Passionate, deftly, Dahlstrom urges us to embrace our calling as artisans of hope. This is the soothing voice and the relevant message that this noisy, weary world needs.
–KAREN SPEARS ZACHARIAS, author, Will Jesus Buy Me a Double-Wide? ‘Cause I need More Room for My Plasma TV
Richard Dahlstrom brings a welcome call to a biblical faith that takes us beyond ourselves and the polarized debates in our society.
–TOM SINE, author, The New Conspirators: Creating the Future One Mustard Seed at a Time
Dahlstrom reminds us that cynicism and hopelessness are not going to change the world. But neither will nebulous idealism. We have to become people of mercy, justice and love. In short, we have to be “artisans of hope.”
–EUGENE CHO, pastor and founder, One Day’s Wages
Richard Dahlstrom, one of the brightest and best communicators Christianity has to offer right now, calls us out into fulfilling our role as creators–artists sent to splash the world with meaningful gorgeous color.
–JORDAN GREEN, director, Burnside Writers Collective
If you are content and happy with where you are in your journey of faith, and if you prefer that your happy little boat not be rocked, steer clear of this book. For some reason, God has decided to give Richard Dahlstrom a remarkable life, or at least a deeper-than-usual sensitivity to the remarkable aspects of a normal life, characterized by full-frontal confrontations with what the apostle James referred to as “faith without deeds.”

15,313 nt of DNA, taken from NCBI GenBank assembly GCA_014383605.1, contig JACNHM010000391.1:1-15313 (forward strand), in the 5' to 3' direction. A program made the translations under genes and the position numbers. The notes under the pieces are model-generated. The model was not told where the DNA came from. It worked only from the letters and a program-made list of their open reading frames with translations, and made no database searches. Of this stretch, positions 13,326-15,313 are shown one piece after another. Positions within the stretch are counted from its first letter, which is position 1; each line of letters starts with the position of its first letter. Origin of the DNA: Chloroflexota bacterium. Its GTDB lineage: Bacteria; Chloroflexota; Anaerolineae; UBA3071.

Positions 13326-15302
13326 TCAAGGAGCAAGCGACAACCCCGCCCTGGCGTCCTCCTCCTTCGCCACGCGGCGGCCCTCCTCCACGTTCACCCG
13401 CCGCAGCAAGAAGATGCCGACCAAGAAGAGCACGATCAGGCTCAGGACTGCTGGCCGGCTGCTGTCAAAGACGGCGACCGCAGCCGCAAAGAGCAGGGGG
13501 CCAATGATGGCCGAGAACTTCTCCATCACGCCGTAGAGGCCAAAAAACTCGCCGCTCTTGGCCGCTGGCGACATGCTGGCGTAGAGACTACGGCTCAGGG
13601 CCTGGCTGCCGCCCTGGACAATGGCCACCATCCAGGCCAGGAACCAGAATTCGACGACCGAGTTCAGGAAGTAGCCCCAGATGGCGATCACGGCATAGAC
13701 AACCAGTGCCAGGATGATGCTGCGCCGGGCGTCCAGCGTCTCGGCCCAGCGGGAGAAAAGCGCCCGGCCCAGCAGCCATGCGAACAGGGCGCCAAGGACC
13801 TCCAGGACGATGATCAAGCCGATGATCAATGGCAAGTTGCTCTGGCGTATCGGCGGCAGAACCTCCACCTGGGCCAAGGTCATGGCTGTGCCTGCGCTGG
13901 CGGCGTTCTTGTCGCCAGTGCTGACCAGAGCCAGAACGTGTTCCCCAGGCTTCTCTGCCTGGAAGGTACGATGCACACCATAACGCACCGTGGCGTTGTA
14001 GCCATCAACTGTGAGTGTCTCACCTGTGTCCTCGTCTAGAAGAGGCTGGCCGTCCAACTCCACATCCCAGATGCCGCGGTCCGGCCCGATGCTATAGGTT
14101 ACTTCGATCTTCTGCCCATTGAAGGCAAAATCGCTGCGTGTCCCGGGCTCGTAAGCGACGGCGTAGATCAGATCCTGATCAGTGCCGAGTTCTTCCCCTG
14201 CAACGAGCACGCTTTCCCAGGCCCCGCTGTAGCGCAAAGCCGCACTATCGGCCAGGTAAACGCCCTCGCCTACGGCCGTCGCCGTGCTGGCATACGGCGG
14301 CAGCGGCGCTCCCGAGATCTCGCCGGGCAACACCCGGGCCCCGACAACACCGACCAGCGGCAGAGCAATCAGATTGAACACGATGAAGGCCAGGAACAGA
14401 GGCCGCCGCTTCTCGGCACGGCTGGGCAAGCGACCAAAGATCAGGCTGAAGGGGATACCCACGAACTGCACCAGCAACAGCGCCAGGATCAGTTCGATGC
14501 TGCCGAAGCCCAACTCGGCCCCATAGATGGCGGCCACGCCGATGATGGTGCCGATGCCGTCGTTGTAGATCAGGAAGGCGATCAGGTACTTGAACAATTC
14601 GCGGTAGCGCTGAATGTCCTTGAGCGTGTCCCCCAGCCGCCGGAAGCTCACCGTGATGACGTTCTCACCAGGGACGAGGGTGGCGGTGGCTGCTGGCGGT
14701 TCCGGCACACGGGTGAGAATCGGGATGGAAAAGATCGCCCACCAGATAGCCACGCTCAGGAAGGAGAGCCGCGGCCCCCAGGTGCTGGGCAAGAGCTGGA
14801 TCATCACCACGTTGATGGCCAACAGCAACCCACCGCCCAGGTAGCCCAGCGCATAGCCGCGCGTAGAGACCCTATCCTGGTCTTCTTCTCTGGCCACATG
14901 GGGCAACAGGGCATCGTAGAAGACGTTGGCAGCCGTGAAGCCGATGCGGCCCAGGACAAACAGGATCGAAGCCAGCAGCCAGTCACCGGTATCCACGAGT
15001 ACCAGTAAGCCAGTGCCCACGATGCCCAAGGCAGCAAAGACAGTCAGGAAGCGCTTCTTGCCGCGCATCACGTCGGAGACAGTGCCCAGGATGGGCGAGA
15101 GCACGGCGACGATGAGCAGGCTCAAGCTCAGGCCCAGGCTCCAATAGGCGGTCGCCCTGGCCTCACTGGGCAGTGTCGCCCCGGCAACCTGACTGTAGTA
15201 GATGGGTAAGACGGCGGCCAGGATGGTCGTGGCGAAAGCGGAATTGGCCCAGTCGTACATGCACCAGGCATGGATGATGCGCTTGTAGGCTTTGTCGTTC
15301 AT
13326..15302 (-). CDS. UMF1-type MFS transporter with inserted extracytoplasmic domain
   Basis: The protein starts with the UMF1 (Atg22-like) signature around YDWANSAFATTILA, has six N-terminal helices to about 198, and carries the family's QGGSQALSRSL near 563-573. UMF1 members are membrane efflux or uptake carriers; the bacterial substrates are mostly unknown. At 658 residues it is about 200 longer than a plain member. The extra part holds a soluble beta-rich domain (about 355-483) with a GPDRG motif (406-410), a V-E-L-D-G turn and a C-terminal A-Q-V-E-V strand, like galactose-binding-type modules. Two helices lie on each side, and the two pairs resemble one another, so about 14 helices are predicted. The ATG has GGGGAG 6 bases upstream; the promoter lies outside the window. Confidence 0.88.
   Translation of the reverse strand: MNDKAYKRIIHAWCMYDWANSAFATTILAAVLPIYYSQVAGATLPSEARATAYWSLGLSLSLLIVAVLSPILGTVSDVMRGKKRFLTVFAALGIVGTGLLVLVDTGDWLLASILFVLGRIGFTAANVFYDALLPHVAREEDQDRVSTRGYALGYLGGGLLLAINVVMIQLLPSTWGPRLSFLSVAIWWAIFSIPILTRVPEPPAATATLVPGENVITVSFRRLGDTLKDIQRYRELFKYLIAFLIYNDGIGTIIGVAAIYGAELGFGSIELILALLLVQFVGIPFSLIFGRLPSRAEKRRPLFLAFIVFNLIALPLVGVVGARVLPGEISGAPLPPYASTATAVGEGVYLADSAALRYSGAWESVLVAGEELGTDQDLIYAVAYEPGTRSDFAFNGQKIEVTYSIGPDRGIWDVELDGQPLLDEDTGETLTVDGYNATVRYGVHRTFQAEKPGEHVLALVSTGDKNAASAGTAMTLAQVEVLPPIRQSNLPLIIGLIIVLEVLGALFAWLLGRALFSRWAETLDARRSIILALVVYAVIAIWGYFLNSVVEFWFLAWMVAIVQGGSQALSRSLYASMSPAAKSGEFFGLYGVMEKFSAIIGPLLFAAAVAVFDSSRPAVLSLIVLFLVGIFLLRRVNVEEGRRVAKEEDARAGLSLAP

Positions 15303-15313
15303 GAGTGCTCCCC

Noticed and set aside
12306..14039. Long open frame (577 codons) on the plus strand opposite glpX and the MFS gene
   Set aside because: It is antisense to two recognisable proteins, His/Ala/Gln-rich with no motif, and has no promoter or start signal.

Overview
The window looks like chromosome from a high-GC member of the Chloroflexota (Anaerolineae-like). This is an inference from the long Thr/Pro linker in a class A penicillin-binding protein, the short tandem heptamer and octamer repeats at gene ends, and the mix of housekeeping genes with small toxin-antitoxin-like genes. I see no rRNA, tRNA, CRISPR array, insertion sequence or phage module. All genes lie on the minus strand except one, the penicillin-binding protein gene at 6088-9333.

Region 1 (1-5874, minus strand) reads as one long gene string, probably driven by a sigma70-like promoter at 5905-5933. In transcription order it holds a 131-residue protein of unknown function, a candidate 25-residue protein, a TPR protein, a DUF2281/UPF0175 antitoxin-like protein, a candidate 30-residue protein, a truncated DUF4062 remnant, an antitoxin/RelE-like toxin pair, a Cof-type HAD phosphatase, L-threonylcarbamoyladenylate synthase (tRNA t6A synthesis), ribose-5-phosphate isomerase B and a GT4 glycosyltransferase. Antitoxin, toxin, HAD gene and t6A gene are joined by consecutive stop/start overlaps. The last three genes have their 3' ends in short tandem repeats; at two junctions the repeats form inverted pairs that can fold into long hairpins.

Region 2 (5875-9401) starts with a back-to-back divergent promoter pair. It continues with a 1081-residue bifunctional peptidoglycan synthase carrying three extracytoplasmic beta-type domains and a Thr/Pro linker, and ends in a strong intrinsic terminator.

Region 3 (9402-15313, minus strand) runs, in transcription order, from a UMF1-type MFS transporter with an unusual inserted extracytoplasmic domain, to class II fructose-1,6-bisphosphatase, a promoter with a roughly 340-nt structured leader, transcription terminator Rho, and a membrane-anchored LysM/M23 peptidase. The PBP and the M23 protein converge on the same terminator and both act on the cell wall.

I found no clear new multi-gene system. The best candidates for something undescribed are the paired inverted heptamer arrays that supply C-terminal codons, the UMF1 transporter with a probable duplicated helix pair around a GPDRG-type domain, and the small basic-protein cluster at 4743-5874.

For years, like many of us who have been Christians for most of our lives, Richard was marching along happily in God’s army, about the business of saving sinners, when he discovered the things that seem to matter most to God (judging by the attention they are given in scripture), and how the things God seems to prioritize are often not the same things his followers prioritize, if you consider how we spend our time, money, and words.
Using the analogy of art – specifically, visual art – Richard explores what the Lord wants from his people, according to Micah 6:8 (incidentally, a governing passage in my life). Referring to these as the “primary colors,” he explores what it looks like to do justice, love mercy, and walk humbly with God.
With a refreshing sense of his own fallibility coupled with a zeal for sucking every last bit of watermelon off the rind of life, Richard strikes me as a middle-aged man who never quite got the memo that he’s reaching the age where he should start slowing down and letting the next generation pick up the slack. Far from it, as I learned on Easter Sunday. Richard is too busy building wells in Africa, teaching theology classes in India (and many other places), and challenging his flock at Bethany to live remarkable lives for the sake of setting the captives amongst us free.
You can’t read a book like The Colors of Hope and then carry on with business as usual. If you are a Christian, you will put this book down and be filled with a fresh sense of your purpose and calling, relieved by the reminder that our faith is not tame, predictable, or comfortable, but it is good – always good. And if you are not a Christian, reading this book just might encourage you to reconsider the glorious invitation to walk with Jesus.
– CHRISTY TENNANT (excerpted from her blog)